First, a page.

County commmissioners, Mount Olive Town Board to eye airport transfer details
By Steve Herring
Published in News on July 13, 2014 1:50 AM
If there was one project that was in the heart of the late J.D. Evans, it was the desire to see a new library built in his town of Mount Olive.
This week, his former colleagues on the Wayne County Board of Commissioners will decide whether a room at the about-to-be-opened Steele Memorial Library will bear his name.
The Wayne County Public Library Advisory Board has petitioned commissioners to name the library meeting room as the J.D. Evans Community Room.
Evans was a longtime member of the county commission and an educator.
Commissioners' mid-monthly session has been rescheduled from Tuesday to Wednesday because some members are attending a meeting out of town.
It will begin with an agenda briefing at 8 a.m. followed by the formal session at 9 a.m. The meetings will be held in the commissioners' meeting room on the fourth floor of the county courthouse annex.
In a letter to commissioners, Library Board Chairman Howard Scott wrote, "A longtime supporter of libraries, Mr. Evans was instrumental in planning for a full-service library to be located in southern Wayne County. The Advisory Board would like to pay tribute to Mr. Evans' selfless service by naming the library meeting room in his honor."
The boards of advisers for the Wayne County Public Library Foundation and the Steele Memorial Library also have submitted letters supporting the request.
"Having people gather in a space named for Mr. Evans is a fitting tribute to his legacy and his personality," wrote Lynn Williams, steering committee chairman. "Mr. Evans never met a stranger, and he rarely forgot a student's name -- even if years had passed."
Commissioners also are expected to approve hours of operation for the new library, which will have its grand-opening ceremony from 3 to 5 p.m. today.
The library's hours will be Monday, Wednesday, Thursday and Friday from 9 a.m. to 6 p.m.; Tuesdays from 9 a.m. to 8 p.m.; and Saturdays from 9 a.m. to 3:30 p.m.
In other business:
* Commissioners will be asked to approve a capital project ordinance for fiscal years 2015-17 for the new middle schools to be built in the Grantham and Spring Creek communities.
A capital ordinance allows the county to have the money available so that commissioners don't have to continuously reappropriate funds as the projects progress across budget years.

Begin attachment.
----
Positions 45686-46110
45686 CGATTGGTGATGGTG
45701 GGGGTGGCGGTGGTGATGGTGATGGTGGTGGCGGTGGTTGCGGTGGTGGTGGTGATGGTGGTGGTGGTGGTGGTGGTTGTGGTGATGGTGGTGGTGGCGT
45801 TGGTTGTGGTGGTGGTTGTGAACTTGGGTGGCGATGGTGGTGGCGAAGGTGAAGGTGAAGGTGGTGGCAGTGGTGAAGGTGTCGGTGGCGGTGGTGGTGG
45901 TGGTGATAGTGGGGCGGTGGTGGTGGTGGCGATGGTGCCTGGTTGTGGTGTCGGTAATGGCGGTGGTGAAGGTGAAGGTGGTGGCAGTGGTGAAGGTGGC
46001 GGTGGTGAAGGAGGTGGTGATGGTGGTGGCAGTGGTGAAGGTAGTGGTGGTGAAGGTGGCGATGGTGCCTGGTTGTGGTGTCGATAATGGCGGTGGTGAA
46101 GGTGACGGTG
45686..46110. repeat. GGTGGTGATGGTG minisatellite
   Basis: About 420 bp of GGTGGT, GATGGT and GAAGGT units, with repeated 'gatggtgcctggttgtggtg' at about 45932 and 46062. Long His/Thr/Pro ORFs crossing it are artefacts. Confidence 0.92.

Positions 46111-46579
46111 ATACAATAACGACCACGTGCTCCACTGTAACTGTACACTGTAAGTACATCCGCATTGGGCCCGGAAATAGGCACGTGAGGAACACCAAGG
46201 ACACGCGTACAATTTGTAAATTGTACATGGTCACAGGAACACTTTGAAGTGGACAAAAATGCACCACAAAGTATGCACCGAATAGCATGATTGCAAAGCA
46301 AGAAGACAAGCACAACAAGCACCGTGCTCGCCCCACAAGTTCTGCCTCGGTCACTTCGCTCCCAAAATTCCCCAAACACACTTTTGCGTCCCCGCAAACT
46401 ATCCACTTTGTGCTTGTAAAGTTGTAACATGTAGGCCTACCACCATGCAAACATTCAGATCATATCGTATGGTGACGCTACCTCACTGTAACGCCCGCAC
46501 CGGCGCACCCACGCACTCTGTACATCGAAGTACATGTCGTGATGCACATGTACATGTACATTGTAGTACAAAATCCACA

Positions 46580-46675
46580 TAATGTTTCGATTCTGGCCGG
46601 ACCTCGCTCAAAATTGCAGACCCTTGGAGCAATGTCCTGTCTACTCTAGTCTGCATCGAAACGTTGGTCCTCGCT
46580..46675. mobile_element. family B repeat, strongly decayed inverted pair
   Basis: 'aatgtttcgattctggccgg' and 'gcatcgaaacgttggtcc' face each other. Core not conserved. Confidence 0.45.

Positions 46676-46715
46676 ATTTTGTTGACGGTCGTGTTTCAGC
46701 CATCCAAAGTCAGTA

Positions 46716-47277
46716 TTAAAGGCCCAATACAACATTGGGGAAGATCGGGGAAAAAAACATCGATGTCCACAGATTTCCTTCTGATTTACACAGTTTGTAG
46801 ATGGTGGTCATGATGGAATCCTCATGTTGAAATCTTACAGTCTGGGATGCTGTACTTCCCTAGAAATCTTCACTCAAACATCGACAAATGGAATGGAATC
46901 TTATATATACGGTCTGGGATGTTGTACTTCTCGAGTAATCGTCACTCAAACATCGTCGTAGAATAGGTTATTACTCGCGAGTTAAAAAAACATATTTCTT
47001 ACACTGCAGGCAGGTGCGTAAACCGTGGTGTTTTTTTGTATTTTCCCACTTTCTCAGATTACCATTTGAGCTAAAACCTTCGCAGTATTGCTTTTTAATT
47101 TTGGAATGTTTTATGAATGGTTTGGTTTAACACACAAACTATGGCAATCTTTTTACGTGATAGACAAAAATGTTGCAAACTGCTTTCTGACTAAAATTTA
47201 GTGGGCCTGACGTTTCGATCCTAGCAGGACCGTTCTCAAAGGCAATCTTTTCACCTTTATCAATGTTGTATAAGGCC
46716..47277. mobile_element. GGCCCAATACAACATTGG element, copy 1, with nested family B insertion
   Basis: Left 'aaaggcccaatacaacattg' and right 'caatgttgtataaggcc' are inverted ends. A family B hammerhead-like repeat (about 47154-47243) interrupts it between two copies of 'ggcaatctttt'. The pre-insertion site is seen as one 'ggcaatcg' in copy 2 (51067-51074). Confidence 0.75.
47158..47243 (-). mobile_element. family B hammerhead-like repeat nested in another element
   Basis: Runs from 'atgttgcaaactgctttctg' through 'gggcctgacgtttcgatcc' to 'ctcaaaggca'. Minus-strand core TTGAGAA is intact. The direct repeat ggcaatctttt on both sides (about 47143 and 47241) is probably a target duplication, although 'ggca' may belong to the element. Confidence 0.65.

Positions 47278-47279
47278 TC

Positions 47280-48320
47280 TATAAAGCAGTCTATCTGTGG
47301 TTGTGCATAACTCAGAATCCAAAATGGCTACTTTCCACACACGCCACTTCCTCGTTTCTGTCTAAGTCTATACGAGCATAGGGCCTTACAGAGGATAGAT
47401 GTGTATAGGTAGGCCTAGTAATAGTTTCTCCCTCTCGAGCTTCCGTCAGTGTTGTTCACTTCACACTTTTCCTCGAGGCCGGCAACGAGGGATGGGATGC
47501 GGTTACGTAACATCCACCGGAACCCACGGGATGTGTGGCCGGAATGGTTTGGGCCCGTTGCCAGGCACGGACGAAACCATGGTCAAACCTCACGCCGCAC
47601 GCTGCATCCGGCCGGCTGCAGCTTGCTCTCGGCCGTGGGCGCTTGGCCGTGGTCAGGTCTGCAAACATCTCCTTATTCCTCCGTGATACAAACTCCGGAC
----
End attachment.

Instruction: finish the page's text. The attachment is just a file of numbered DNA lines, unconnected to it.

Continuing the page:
The Local Government Commission has approved Wayne County's $38.6 million financing package for the two new middle schools.
The county will finance $38.6 million of the $46.9 million project cost. The Board of Education will provide $6.66 million.
* County Manager George Wood will make a recommendation concerning the county's role in the Goldsboro-Wayne Transportation Authority.
The city and county agreed to combine their separate transportation operations on Oct. 5, 1998.
GATEWAY operates a human services system (commonly called the rural system), which is the county's responsibility.
The city is responsible for the fixed city routes.
GATEWAY increased its rates for the human services system by more than 200 percent in January in an effort to help the system stem a steady loss in revenue.
In a memo to commissioners, Wood said the new rate appeared "excessive," but that GATEWAY Director Lynn Lamberth refused to change the rates.
The board has three options -- remain in the Authority but with some modifications to the agreement; terminate the agreement and take over the human services system as a county department or terminate the agreement and get out of the human services transportation.
In the memo, Wood said he does not think the Goldsboro members should be able to establish rates that affect the county system, nor should the county set rates for the city.
He is recommending that the county remain in the system, but that it also change the agreement so that the county and city only have responsibility for rates for the systems they oversee. Neither could change the fees for the other without approval.
* Wood also is recommending that the board appoint Assistant Tax Administrator Alan Lumpkin as interim tax administrator.
Lumpkin would serve until the board names a permanent replacement for David Ward who will retire as tax administrator effective Aug. 1.
* Commissioners will be asked to approve selling property jointly owned with the city of Goldsboro.
The property, located at 1007 N. John St., has been declared surplus by the county and city.
There are two items on the consent agenda -- an application for the present use value and another for property tax exemption.
Public comments will be taken at 10 a.m. Citizens will have four minutes to speak on their topic of choice.